Around 450 protesters opposing AB5 were blocking all of the terminal gates at the Port of Oakland, forcing TraPac and the largest terminal operator, Oakland International Container Terminal, also known as SSA, to close operations on Wednesday.
“Oakland International Container Terminal (OICT) management decided to close operations today due to the independent trucker protest,” Roberto Bernardo, director of communications for the Port of Oakland, told FreightWaves in an email on Wednesday.
“The port’s other three marine terminals are effectively shut down for trucks as well,” he said. “There are some vessel labor operations underway.”
TraPac sent a message to drayage truckers that the terminal’s first shift wasn’t working Wednesday “due to ongoing protests interfering with the in-gate.”
The protesters’ message to California Gov. Gavin Newsom on Wednesday: “The cargo won’t flow until AB5 goes.”
“Gov. Newsom continues to ignore the independent truckers who are the backbone of America,” Kimberly Sulsar-Campos, vice president of Oakland-based Iraheta Bros. Trucking, told FreightWaves.
Newsom signed Assembly Bill 5 — a controversial state law that seeks to limit the use of independent contractors and largely classify them as employee drivers — into law nearly three years ago. However, legal challenges prevented the law from going into effect in January 2020.
That all changed when the U.S. Supreme Court refused to hear the California Trucking Association’s challenge to AB5 in late June, returning the case to the 9th U.S. Circuit Court of Appeals.
Now, truckers say Newsom and the California legislature could exempt trucking from AB5 as they have done for other industries, including lawyers, real estate agents and accountants.
Proposition 22, which passed in November 2020, exempted app-based ride-share companies Uber and Lyft from AB5.
Port truckers carried signs saying, “We demand an exemption now. We deserve respect for keeping the world economy and the USA rolling.”
Iraheta Bros. was founded by a group of owner-operators who wanted to start their own trucking company, Sulsar-Campos said. The drayage company now has 20 owner-operators who oppose AB5 and want a choice about how to run their businesses.
“It’s very disheartening that other professions are exempt from this law but not small-business truckers, who move vital cargo that feeds the world,” she said.
On Tuesday, nearly 100 members of the International Longshore and Warehouse Union Local 10 refused to cross the protest line as owner-operators in Oakland showed up early to block the gates of the SSA terminal.
“We are working without a contract right now so we support the owner-operators and understand what they are trying to do,” George, a nine-year ILWU member, who didn’t want to give his last name, told FreightWaves.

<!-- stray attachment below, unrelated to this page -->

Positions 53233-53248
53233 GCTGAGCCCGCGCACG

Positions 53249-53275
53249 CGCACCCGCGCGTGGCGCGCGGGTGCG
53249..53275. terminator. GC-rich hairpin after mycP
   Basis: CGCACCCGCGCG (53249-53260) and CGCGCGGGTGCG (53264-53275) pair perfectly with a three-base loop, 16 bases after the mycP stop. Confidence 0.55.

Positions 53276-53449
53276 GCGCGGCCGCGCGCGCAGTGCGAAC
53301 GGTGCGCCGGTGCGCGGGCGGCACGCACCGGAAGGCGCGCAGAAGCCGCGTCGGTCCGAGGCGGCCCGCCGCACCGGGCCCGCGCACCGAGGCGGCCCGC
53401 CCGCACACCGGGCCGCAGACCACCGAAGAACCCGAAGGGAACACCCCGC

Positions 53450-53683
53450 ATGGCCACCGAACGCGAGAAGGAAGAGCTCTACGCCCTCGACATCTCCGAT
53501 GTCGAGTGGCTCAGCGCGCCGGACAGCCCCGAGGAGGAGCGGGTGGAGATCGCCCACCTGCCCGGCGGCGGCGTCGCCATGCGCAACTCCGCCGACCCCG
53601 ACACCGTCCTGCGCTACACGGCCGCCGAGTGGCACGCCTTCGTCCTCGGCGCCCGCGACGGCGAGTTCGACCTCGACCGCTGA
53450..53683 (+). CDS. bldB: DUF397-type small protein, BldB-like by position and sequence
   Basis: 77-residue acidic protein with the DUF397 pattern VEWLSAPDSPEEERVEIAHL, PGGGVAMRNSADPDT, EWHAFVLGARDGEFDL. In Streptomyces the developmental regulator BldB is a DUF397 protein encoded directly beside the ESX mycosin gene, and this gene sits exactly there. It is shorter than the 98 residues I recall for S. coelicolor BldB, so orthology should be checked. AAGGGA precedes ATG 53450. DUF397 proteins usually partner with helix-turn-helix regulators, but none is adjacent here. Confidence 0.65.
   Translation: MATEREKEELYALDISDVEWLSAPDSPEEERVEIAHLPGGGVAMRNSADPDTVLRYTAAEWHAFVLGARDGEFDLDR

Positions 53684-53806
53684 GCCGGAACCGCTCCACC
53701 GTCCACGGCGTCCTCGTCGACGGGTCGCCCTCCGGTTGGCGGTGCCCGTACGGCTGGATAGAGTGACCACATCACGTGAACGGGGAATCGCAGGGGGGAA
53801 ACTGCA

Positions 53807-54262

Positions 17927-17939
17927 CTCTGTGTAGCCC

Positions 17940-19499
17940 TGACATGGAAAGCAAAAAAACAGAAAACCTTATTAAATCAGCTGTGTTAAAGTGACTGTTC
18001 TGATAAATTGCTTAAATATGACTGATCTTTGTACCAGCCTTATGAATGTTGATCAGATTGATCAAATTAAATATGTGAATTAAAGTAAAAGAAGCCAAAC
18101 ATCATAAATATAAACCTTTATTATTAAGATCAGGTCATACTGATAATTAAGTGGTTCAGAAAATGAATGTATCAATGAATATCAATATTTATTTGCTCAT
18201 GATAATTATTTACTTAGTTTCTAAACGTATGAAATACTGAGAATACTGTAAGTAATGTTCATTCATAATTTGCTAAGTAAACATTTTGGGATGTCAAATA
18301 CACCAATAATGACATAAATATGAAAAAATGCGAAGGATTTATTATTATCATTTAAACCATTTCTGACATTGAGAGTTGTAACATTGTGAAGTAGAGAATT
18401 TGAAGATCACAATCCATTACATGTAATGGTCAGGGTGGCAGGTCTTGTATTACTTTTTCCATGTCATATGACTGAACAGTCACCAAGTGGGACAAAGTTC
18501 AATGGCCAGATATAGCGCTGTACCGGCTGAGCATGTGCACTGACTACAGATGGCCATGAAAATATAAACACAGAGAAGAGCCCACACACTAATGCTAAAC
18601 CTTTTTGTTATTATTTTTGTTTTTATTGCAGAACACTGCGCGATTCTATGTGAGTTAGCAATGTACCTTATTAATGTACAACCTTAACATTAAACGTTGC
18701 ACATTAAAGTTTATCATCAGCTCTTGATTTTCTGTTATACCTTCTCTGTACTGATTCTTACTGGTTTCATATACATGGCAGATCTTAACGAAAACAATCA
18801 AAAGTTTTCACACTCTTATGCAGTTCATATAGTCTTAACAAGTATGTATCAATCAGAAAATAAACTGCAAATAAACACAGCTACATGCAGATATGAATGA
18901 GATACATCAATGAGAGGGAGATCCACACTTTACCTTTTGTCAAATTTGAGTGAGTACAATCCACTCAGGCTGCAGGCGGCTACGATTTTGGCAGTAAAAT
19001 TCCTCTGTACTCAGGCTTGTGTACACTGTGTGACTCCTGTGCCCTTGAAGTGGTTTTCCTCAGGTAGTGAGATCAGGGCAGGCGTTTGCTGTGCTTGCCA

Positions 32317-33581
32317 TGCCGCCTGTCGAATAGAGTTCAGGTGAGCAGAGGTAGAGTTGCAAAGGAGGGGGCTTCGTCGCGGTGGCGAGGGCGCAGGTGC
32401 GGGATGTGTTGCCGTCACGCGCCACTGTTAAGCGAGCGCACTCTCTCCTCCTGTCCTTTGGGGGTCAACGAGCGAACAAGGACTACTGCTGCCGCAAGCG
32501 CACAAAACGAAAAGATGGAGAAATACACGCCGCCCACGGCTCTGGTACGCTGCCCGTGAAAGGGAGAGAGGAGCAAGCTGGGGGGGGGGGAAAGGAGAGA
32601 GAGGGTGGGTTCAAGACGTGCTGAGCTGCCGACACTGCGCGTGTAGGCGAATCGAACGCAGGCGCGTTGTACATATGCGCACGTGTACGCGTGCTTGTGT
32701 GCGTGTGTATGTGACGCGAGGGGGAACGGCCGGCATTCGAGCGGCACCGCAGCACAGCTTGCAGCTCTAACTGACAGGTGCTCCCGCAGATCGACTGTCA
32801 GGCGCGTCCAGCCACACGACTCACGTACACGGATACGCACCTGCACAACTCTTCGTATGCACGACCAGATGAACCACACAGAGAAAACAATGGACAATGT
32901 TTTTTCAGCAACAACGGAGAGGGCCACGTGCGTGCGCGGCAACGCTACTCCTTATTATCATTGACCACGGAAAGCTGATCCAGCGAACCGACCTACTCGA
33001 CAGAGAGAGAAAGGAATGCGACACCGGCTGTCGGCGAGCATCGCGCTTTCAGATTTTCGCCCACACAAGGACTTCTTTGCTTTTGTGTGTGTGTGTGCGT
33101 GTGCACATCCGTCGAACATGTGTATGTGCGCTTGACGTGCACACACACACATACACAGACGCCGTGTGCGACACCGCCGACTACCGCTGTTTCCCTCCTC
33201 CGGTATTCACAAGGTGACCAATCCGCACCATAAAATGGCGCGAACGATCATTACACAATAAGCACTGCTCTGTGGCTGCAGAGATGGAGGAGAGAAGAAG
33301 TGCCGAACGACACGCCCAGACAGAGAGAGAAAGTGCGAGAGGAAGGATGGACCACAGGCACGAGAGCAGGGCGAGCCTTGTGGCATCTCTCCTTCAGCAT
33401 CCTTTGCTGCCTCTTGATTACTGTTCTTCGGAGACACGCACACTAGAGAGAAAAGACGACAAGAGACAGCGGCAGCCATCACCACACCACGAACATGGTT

Initially, port drivers in Oakland planned a one-day protest Monday. However, they decided to demonstrate until Wednesday and possibly through the end of the week. They claimed Port of Oakland officials downplayed the impact of the protest by stating there was “some traffic congestion” at TraPac and SSA terminals, when in fact, the truckers shut down traffic at three of the terminals.
FreightWaves attended the Port of Oakland Truck Work Group meeting Monday where the truckers’ protest over AB5 was discussed.
At the meeting, Bill Aboudi, who owns Oakland-based AB Trucking, urged a port official in attendance not to minimize the disruption and economic effects the protest was having on the terminals’ business operations at the port.
“Downplaying the impact will upset the owner-operators more,” Aboudi said at the meeting, citing examples of how the Port of Oakland has responded to protests in the past.
Oakland protesters and owner-operators at the ports of Los Angeles and Long Beach own their own rigs and currently choose which loads they want to take. They don’t want to work as company drivers as many would be forced to do under AB5. Drivers protested at Los Angeles and Long Beach last week.
One independent contractor who serves the Port of Oakland said he would have to sell his house and move his family out of California if he’s forced to become an employee and be paid hourly.
“Have you seen the real estate prices for houses or rent in this state?” the 20-year port driver, who didn’t want to be named for fear of retaliation, told FreightWaves. “On a good day, I can make $1,200, but if I go to work for a company and they only pay me $25 an hour and also control the number of hours I can work, I can’t afford to feed my family.”
The independent contractor law stems from the California Supreme Court’s decision against Dynamex Operations West Inc., a package and document delivery company. The court found that Dynamex had misclassified its delivery drivers as independent contractors rather than employees and that all California-based companies that use independent contractors must follow the “ABC test,” a three-pronged test to determine whether a worker is an employee.
The B prong defines an independent contractor as a worker engaged in “work that is outside the usual course of the hiring entity’s business.” That is problematic for motor carriers utilizing independent owner-operators to move freight.
Aboudi, who has six drivers who move containers in and out of the Port of Oakland, blasted AB5.
“Many drivers who work in the ports immigrated to this country so they could have a choice and the freedom to decide how and when they want to work,” Aboudi told FreightWaves. “This is a bad law because it takes away their choice to be an owner-operator and forces them to become a company driver. It’s un-American.”